Thursday, July 2, 2009

Blogging: A History Lesson

11D offers a very well-written history lesson on blogging as she enters her sixth year in the blogosphere. I can attest to the feeling of burn-out and the time spent, not because I've been busy the past month, but because of the previous year I spent with Zach at RotoNomics, blogging about fantasy baseball. It was a rewarding experience, to be sure, but required a fantastic daily time commitment and provided little external reward.

She also offers some advice on how to make it in the modern blogosphere: "Use your blogs to target particular audiences and have a clear mission, and you'll get a following."

I can only hope to live up to that. So far, this has been an experiment in trying to blog again, only with a much broader framework than "daily fantasy baseball updates and analysis." I'm still trying to find my focus.

In a related post on the future of the blogosphere, Tyler asks how you can combine blogs and Twitter to make your daily intake of information more efficient.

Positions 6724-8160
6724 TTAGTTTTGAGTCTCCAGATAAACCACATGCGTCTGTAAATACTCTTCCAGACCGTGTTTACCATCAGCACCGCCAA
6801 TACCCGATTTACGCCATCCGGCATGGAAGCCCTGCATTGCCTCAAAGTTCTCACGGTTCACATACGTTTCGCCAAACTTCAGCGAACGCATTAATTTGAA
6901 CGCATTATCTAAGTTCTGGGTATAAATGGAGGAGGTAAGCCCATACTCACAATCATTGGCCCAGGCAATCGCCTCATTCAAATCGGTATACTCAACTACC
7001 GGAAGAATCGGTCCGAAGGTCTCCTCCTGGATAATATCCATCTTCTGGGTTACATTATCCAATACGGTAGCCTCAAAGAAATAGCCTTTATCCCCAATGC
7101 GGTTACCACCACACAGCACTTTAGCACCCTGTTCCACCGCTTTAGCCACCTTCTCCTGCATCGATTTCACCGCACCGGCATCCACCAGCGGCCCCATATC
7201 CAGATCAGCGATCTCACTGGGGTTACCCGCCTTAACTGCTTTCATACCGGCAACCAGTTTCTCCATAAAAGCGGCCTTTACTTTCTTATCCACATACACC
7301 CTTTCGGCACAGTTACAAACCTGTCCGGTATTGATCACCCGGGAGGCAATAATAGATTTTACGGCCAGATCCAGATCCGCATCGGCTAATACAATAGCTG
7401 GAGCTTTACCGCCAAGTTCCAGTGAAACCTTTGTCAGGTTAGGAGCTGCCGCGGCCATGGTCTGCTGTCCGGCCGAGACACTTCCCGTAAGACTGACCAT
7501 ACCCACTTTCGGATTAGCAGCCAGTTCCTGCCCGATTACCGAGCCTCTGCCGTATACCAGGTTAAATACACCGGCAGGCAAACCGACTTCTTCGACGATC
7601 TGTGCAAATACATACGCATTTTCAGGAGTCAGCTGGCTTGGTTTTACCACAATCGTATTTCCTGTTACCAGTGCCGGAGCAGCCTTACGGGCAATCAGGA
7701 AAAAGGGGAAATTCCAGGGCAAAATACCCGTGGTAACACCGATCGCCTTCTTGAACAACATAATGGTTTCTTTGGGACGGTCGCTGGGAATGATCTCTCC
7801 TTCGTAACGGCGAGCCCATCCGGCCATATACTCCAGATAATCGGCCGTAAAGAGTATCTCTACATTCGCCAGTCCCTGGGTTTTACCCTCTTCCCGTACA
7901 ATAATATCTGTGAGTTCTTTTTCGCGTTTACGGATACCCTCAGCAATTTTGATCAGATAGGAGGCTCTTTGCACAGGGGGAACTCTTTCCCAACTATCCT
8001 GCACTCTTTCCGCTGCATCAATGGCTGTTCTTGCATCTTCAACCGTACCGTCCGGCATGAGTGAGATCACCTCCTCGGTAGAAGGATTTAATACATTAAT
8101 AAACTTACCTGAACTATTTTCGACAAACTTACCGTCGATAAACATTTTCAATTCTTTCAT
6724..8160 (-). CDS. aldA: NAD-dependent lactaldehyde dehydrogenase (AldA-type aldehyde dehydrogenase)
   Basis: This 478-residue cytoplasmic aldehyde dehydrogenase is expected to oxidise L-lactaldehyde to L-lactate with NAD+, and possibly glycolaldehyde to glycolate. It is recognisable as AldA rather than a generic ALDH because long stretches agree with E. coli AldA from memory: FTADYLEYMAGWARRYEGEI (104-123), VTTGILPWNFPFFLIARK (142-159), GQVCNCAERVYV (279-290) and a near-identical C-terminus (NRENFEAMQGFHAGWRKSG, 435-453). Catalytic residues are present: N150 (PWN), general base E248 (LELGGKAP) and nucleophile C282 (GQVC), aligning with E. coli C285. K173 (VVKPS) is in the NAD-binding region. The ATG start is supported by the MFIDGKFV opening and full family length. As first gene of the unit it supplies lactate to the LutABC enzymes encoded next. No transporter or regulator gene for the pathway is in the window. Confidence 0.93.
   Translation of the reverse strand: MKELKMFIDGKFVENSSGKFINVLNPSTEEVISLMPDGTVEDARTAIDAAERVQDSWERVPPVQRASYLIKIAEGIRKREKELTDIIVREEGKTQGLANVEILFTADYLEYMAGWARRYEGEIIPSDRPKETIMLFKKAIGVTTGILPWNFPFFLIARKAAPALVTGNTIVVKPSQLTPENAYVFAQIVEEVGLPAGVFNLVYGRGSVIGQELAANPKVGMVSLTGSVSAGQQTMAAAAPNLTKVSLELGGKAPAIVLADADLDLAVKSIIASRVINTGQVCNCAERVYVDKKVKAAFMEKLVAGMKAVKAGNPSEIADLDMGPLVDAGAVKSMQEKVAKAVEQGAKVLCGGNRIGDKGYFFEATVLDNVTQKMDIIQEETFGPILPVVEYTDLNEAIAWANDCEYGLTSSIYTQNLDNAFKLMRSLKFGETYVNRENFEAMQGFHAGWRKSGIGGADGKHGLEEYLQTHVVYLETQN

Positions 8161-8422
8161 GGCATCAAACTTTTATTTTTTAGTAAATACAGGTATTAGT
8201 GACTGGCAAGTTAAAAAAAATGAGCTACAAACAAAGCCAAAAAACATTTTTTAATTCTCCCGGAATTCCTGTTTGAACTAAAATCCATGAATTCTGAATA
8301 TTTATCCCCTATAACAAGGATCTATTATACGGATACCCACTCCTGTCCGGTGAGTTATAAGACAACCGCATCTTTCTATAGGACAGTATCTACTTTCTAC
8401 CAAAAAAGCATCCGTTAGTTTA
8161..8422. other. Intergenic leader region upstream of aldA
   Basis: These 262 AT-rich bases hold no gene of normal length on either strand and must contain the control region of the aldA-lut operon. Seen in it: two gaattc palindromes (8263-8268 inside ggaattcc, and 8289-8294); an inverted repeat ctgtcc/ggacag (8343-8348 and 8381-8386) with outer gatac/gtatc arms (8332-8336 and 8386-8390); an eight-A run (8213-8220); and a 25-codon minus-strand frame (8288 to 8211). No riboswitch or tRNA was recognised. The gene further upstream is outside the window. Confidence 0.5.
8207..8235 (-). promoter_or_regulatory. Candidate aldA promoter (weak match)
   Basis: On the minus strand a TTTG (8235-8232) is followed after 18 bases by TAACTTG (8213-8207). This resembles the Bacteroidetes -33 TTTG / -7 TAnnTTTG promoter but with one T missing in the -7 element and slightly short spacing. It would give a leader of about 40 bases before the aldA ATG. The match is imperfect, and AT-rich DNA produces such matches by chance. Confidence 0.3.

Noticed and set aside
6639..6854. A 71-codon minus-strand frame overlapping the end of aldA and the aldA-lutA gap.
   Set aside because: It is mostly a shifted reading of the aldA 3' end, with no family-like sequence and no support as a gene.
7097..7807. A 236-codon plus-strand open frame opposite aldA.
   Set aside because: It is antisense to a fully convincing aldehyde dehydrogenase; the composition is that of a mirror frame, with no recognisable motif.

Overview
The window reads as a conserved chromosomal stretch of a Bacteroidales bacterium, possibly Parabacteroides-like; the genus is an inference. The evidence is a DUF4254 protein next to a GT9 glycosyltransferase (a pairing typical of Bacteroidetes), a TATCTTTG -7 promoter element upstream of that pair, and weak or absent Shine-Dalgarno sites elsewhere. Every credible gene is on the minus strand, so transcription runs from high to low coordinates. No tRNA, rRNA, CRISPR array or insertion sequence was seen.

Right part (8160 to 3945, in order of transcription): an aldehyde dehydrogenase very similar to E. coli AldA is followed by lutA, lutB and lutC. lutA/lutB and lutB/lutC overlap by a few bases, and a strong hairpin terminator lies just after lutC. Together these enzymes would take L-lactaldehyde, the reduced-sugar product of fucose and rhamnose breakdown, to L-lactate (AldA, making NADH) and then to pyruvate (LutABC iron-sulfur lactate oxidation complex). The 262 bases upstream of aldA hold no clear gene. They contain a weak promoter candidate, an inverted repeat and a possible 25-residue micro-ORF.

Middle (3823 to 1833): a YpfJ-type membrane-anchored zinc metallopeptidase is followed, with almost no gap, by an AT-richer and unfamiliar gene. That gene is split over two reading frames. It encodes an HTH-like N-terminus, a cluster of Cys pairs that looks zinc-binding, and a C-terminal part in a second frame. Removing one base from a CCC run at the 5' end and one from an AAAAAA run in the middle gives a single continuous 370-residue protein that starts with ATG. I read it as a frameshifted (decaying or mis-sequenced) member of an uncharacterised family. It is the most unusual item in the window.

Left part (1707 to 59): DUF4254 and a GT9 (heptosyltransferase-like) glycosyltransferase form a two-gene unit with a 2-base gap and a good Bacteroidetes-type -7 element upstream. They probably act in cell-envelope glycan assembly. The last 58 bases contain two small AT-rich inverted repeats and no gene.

(Wanted to leave this as a comment to your post, Josh, but it was a little too long. Sorry)


Josh Knox said...

Excellent quote from Ezra Klein on the development of the blogosphere:

"The blogosphere grew up and it got a job, or, to be more specific, lots of jobs. That made it less fun, but, like a frat house legend who now goes to work every morning, probably more useful to society."

A clear mission could get us a following, but maybe we're not ready for that.

Pete Abbate said...

Haha that's a fantastic quote! And I don't think we are close to being ready for that, but in the long run writing for someone other than me will make your life more interesting (or at least that was true for RotoNomics).

Pete Abbate said...

More on the development of the blogosphere. Tyler offers more perspective on blogging in CYOE, as well.

This might be worth a new post in the future - I think the direction of the blogosphere, especially in the context of newspapers failing, magazines changing their focus, the Kindle growing daily - is actually a very interesting topic.

Compared with the totality of knowledge which is continually utilized in the evolution of a dynamic civilization, the difference between the knowledge that the wisest and that which the most ignorant individual can deliberately employ is comparatively insignificant. ~Fredrich Hayek in The Constitution of Liberty